Great Britain’s Emma Wiggs and Australia’s Curtis McGrath both won second gold medals and there were also wins for Uzbekistan, Italy and Russia on the final day of competition at the ICF Paracanoe World Cup in Szeged, Hungary.

Wiggs triumphed in the KL2, McGrath in the new Paralympic event, the VL3, Uzbekistan’s Shakhnoza Mirzaeva in the women’s KL3, Italy’s Marius Ciustea in another of the new Paralym;ic events, the men’s VL2, and Russia’s Alexandra Dupik took gold in the women’s KL1.

“Those conditions out there were pretty tough for us, so I’m chuffed to be on the podium again, and to be on there with Charlotte is just what we’re aiming for,” Wiggs said.

“It’s been a real challenge, but in a good way. We’ve been using it as a real training week and a chance to see what it would be like racing the two events.

“I’m fatigued, but we are all fatigued.”

Great Britain <a href='/webservice/athleteprofile/41687' data-id='41687' target='_blank' class='athlete-link'>Emma Wiggs</a>

Henshaw, who only recently came across to paracanoe after a successful career in para swimming, was thrilled with the silver medal.

“I’ve only been in the sport for 18 months, and it’s a real learning curve for me,” Henshaw said.

“I know I’ve got to be on my game, and to have the best in the world lined up next to me, and the fact we are wearing the same jersey is really special.”

Australia <a href='/webservice/athleteprofile/56679' data-id='56679' target='_blank' class='athlete-link'>Curtis McGrath</a> paracanoe

McGrath had to dig deep on Friday to win gold in the KL2, and he was once again pushed all the way in Saturday’s VL3 final, this time by Uzbekistan’s Khaytmurot Sherkuziev.

“I’m feeling good, but a bit more training would help,” McGrath said.

“It was a really fast call at the start, so a lot of us weren’t set properly, and that last 50 metres, I was really holding on to that paddle, probably a bit too tight, so my arms were filling up with lactate.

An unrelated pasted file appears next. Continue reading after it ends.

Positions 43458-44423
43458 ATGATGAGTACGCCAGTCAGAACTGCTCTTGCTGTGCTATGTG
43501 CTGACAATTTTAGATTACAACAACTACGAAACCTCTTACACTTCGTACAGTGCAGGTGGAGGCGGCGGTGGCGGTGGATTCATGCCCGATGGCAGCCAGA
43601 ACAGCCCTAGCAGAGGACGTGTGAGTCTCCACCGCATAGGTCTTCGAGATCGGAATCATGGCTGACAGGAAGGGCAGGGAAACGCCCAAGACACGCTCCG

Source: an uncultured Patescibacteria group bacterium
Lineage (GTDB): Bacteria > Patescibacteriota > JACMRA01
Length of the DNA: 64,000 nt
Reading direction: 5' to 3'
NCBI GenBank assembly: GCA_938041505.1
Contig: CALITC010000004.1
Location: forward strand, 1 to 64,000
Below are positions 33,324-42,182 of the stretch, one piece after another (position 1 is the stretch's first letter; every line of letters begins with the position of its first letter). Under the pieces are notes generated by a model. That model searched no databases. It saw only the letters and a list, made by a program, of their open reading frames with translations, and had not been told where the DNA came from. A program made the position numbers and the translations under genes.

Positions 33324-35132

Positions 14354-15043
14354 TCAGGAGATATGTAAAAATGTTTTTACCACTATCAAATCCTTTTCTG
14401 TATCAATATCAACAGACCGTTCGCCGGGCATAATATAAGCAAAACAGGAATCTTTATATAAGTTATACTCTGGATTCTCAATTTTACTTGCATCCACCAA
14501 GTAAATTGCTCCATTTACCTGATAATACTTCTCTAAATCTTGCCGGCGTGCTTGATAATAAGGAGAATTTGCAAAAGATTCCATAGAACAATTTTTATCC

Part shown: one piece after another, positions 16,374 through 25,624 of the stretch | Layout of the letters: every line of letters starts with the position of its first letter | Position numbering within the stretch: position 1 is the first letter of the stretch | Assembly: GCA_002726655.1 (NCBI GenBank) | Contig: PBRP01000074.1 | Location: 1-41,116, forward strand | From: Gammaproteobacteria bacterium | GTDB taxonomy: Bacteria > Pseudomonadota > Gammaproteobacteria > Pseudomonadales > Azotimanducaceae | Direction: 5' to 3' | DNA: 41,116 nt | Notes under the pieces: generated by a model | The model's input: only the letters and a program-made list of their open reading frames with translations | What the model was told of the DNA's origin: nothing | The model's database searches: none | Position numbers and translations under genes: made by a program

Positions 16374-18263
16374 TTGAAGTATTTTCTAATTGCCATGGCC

“I think due to my preparation leadning in I had to be content that I wasn’t going to perform as well as I wanted to, but it goes back to all those years I’ve worked hard in the V1, and now I’m in the VL3 class it’s a good feeling to race the fastest in this group.”

Italy Marius Ciustea

Italy’s Ciustea is setting his sights on this year’s World Championships, and possibly the Tokyo 2020 Paralympics, after winning the V2.

Ciustea broke his back in a skiing accident in 2012.

“I didn’t think I could win, but I’ve been training a lot,” Ciustea said.

“I chose to compete in canoe after a suggestion from my friend, and now I will stay here for the future.

Russia <a href='/webservice/athleteprofile/47396' data-id='47396' target='_blank' class='athlete-link'>Alexandra Dupik</a>

Russia’s Duplik upset Rio Paralympic champion, Jeanette Chippington, to take the gold in the KL women, while Uzbekistan’s Shaknoza Mirzaeva led from start to finish in women’s KL3.


KL1 Women’s 200

  1. DUPIK Alexandra                              (RUS)     56.143
  2. ZAPATA Katherinne Wollermann  (CHI)      56.348
  3. CHIPPINGTON Jeanette                (GBR)     56.993

VL2 Men’s 200

  1. CIUSTEA Marius Bogdan               (ITA)      55.110
  2. DA SILVA Luis Carlos Cardoso      (BRA)     55.671
  3. JUHASZ Tamas                                (HUN)    57.171

KL2 Women’s 200

  1. WIGGS Emma                                  (GBR)    48.423
  2. HENSHAW Charlotte                      (GBR)    49.118
  3. NADEZDA Andreeva                       (RUS)     52.779

VL3 Men’s 200

  1. MCGRATH Curtis                              (AUS)   48.903
  2. SHERKUZIEV Khatmurot                  (UZB)   49.103
  3. PHILLIPSON David                            (GBR)   50.414

KL3 Women’s 200

  1. MIRZAEVA Shakhnoza                      (UZB)  48.819
  2. RIPA Helene                                        (SWE) 50.302
  3. MOREAU Cindy                                   (FRA)  50.658